Jihadists strike gold in the Sahel


People around Pama, a West African town on the edge of vast forested conservation areas, had long been forbidden by government to dig for gold in the reserves, to protect antelope, buffalo and elephants.

In mid-2018, men wearing turbans changed the rules.

Riding in with assault rifles on motorcycles and in 4X4 trucks, they sent government troops and rangers fleeing from eastern Burkina Faso bordering the Sahel, a belt of scrubland south of the Sahara Desert.

The armed men said residents could mine in protected areas, with conditions. They demanded a cut of the gold and at other times they bought and traded it.

The men “told us not to worry. They told us to pray,” said a man who gave his name as Trahore who worked for several months at a mine called Kabonga, north-west of Pama. Like other miners who spoke to Reuters, he asked not to be identified for fear of retribution. It is not safe for reporters to visit the region. Five other miners at Kabonga corroborated his account.

“We called them ‘our masters,’” Trahore said.

The pits around Pama are no isolated case. Groups linked to al Qaeda and Islamic State, having lost ground in the Middle East, expand in Africa and exploit gold mines across the region, data on attacks and interviews with two dozen miners and residents and government and security officials, show.
Apart from attacking industrial operations, two of the world’s most feared extremist forces are tapping the $2 billion informal gold trade in Burkina Faso, Mali and Niger – a flow already largely out of state control.

Researchers and the United Nations warned of the risks of armed extremists reaching the region’s gold mines; Reuters’ analysis of data from Burkina Faso, and testimony from people who fled mining areas, show this is happening. For the Islamists, the mines are both a hideout and a treasure trove: funds to recruit new members and buy arms and explosives and detonators to stage attacks.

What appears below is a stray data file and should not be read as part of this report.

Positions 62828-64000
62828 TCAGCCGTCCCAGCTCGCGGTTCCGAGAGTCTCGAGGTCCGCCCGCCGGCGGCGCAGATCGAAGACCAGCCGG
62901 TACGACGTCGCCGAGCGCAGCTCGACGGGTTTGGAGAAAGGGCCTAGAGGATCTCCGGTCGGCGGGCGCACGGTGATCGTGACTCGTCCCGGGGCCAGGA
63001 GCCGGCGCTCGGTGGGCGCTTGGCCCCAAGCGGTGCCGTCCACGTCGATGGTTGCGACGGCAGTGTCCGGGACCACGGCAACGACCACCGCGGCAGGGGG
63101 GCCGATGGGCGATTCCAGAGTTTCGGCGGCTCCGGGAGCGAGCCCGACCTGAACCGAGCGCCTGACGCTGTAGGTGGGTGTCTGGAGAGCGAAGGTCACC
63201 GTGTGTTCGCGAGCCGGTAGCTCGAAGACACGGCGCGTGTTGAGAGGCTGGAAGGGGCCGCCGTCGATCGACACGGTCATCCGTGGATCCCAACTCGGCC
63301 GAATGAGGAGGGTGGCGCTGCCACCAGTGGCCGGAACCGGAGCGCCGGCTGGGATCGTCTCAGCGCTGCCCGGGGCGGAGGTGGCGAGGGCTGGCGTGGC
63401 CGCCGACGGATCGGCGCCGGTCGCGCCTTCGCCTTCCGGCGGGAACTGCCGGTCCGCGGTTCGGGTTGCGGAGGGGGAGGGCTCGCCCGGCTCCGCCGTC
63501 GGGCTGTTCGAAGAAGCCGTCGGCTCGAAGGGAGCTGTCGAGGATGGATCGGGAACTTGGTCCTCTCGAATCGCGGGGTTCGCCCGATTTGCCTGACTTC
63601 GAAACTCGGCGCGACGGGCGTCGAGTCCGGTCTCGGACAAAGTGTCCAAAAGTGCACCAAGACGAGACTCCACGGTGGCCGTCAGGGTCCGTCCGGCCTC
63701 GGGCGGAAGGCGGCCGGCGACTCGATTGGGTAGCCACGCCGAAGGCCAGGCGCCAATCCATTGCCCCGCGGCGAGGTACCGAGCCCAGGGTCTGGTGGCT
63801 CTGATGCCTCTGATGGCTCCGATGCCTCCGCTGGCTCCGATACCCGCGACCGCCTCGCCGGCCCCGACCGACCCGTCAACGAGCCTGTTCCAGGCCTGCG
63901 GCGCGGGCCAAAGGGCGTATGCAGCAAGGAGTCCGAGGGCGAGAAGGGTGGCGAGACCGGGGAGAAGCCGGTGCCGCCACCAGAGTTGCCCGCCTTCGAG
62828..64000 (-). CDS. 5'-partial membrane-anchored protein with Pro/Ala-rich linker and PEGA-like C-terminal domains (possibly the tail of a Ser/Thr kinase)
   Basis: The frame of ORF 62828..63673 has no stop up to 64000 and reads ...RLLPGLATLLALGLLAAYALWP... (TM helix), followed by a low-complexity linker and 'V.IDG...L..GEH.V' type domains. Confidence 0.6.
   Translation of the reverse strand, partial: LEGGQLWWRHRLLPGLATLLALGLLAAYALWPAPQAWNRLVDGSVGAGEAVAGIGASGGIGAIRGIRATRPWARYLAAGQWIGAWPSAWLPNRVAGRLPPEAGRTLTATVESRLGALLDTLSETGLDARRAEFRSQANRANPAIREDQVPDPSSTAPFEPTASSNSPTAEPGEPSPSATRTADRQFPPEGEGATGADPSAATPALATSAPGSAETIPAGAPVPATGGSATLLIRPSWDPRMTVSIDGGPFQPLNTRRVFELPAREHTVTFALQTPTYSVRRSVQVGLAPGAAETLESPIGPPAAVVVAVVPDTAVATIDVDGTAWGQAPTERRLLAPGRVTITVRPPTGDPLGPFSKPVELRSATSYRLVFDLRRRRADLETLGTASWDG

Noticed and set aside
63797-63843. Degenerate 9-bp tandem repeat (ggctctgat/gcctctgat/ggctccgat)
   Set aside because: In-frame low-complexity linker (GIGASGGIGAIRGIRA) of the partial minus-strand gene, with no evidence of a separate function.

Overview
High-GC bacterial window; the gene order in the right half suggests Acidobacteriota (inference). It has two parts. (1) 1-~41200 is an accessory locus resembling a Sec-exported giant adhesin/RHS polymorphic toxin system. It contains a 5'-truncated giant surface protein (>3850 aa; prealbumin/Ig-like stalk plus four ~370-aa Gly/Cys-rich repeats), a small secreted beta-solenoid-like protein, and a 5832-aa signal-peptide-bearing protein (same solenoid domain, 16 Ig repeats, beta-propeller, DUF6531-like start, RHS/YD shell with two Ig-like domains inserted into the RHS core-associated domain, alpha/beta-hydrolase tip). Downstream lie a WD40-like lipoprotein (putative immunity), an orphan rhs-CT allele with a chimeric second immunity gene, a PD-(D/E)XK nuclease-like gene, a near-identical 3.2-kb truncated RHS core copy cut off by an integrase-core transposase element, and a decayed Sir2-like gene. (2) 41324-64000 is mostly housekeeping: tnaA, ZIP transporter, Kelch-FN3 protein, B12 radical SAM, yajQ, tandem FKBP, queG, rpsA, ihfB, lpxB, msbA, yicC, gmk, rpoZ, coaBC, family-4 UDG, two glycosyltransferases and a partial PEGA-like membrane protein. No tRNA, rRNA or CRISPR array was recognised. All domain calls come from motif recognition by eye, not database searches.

A poor country of mainly subsistence farmers, Burkina Faso has in recent years become the focus of a campaign by local insurgents and regional jihadi groups. Violence killed hundreds, including at least 39 gold mine workers ambushed on a road earlier this month. Dozens of robberies and kidnappings that target mining are reported.

The attacks extend to hundreds of small-scale mines in Burkina Faso alone. Around 2 200 possible informal gold mines were identified in a government survey of satellite imagery in 2018. About are within 25 km of sites where militants attacked, according to analysis of incidents documented by Armed Conflict Location & Event Data Project (ACLED), a consultancy tracking political violence.

The militants’ advance traced a route from north to south and in the east of the country, according to the analysis, which mapped movements and mining areas with help from the US-based Countering Wildlife Trafficking Institute, a consultancy with expertise in analysing geospatial data. Militants carved a path through some of Burkina Faso’s richest gold fields, the analysis found.

It is hard to say how much gold mines produce or who controls them – many are where government forces are absent and bandits roam – but the numbers involved are huge. In 2018, government officials visited 24 sites near where attacks took place and estimated they produced a total of 727 kg of gold per year – worth about $34 million at current prices.

Oumarou Idani, Burkina Faso’s minister of mines, said Islamists took control of some mines, especially in protected areas, where they encouraged miners to dig in violation of government bans. “They fed the camp and bought and sold gold,” he said.

Incidents linked to Islamists dropped after military operations drove insurgents from mining areas. By October, the total returned close to its peak before military action, the ACLED data shows.

Most of Burkina Faso’s informally produced gold is smuggled to its neighbours, particularly Togo, to avoid export taxes, according to government. From there, it is flown to refineries before it is exported to countries including Saudi Arabia, Turkey, Switzerland and India.